d. Flood Control Projects
Impacts on receiving water quality shall be assessed for all flood management projects. The feasibility of retrofitting existing structural flood control devices to provide additional pollutant removal from storm water shall be evaluated.
e. Pesticide, Herbicide, and Fertilizer Application
Texas Tech University shall implement controls to reduce the discharge of pollutants related to the storage and application of pesticides, herbicides, and fertilizers applied by employees of Grounds Maintenance and contractors employed by the university.
f. Illicit Discharges and Improper Disposal
Non-storm water discharges to the MS4 are prohibited.
(1) Infiltration of seepage from sanitary sewers into the storm sewer system will be controlled.
(2) Every effort will be made to reduce the amount of floatables (e.g., litter and other human-generated solid refuse) from entering the storm sewer system. The collection of solid waste refuse by the university departments shall effectively reduce the introduction of liquids and solid waste from the MS4 by providing effective controls on university equipment.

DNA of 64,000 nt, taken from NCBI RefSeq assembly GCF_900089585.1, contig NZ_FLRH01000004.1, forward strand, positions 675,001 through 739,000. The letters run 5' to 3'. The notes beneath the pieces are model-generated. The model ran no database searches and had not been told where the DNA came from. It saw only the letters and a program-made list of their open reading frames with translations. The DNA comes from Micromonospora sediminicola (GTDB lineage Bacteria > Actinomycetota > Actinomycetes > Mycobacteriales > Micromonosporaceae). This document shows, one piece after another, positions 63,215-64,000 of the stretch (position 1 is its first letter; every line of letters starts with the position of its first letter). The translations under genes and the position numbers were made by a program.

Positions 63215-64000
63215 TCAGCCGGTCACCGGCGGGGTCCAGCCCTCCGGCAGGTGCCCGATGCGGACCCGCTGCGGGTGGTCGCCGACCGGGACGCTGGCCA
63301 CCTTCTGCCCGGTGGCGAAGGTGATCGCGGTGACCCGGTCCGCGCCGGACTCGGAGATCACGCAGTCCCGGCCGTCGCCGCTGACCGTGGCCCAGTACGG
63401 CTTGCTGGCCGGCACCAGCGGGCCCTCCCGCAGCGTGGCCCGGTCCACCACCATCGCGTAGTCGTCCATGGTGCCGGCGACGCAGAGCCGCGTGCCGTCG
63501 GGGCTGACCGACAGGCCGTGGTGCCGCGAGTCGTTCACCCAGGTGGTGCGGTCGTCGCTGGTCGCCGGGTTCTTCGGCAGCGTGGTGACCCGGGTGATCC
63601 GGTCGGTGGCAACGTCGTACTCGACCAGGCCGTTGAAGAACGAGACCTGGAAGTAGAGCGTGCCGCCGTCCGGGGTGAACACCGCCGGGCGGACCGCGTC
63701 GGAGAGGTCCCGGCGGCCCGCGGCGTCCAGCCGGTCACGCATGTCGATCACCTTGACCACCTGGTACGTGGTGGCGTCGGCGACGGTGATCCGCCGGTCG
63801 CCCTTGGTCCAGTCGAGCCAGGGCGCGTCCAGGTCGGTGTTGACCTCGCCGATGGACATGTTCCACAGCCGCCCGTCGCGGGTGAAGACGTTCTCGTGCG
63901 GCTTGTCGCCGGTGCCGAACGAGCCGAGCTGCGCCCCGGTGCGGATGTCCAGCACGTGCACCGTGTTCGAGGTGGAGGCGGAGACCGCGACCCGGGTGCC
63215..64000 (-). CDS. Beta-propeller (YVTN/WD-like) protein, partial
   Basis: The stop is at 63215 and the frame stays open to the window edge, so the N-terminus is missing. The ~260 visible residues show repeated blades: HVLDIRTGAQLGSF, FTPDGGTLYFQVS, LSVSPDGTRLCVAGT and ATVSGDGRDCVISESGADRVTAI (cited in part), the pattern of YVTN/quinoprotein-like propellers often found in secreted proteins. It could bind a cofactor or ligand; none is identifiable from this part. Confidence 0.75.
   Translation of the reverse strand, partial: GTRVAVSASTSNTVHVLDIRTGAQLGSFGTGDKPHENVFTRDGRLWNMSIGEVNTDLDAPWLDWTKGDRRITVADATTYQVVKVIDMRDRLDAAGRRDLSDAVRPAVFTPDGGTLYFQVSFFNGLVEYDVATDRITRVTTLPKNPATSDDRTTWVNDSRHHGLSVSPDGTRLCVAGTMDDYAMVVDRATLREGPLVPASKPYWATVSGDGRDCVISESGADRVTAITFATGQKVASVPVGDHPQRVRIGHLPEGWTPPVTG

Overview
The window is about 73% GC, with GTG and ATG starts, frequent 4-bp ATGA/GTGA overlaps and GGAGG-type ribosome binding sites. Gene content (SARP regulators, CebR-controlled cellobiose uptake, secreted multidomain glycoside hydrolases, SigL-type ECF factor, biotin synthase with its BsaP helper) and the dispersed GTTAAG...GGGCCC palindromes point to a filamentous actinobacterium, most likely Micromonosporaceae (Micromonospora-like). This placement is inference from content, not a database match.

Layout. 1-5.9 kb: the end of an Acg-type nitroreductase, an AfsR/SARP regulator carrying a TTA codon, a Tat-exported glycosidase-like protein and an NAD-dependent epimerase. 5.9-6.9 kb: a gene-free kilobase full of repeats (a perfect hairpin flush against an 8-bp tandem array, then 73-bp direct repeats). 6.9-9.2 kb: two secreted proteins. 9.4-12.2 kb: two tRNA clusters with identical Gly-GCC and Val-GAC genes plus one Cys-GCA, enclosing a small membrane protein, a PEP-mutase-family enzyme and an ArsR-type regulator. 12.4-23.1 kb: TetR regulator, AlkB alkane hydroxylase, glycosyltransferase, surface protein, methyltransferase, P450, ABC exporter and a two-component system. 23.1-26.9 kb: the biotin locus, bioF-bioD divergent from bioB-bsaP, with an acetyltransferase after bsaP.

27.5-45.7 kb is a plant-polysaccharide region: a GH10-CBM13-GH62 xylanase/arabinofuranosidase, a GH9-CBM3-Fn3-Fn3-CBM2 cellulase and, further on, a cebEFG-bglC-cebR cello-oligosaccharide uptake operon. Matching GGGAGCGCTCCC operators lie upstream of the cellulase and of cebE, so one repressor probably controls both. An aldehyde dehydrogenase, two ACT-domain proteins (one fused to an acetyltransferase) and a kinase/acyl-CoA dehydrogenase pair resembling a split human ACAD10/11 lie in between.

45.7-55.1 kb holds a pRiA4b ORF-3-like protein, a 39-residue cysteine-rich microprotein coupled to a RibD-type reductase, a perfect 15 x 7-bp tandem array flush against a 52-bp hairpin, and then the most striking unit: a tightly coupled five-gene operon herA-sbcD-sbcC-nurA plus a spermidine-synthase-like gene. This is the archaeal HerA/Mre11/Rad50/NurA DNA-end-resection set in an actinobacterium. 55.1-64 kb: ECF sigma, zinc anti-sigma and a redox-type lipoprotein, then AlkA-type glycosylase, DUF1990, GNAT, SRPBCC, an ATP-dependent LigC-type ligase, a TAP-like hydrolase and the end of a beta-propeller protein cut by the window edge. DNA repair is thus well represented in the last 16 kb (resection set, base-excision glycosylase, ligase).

(3) The discharge or disposal of used motor vehicle fluids and household hazardous wastes and the disposal of grass clippings, leaf litter, and animal wastes into the storm sewers are prohibited. EH&S has in place a hazardous waste collection system for the proper disposal of such hazardous materials (e.g., used motor oil, anti-freeze, paint, solvents, pesticides, herbicides, spent chemicals, bio-hazardous material, and radiological wastes).
(4) Power washing operations must prevent process wastewater discharges from entering a storm sewer system or into a university/city street that drains to a storm water inlet. Examples of compliance to prevent discharges to the storm sewer system include vacuuming up the process wastewater or berming the process water and allowing it to evaporate. An additional method of compliance is to discharge the water to the city of Lubbock sanitary sewer system (the city of Lubbock may have additional pre-treatment requirements before accepting the discharge).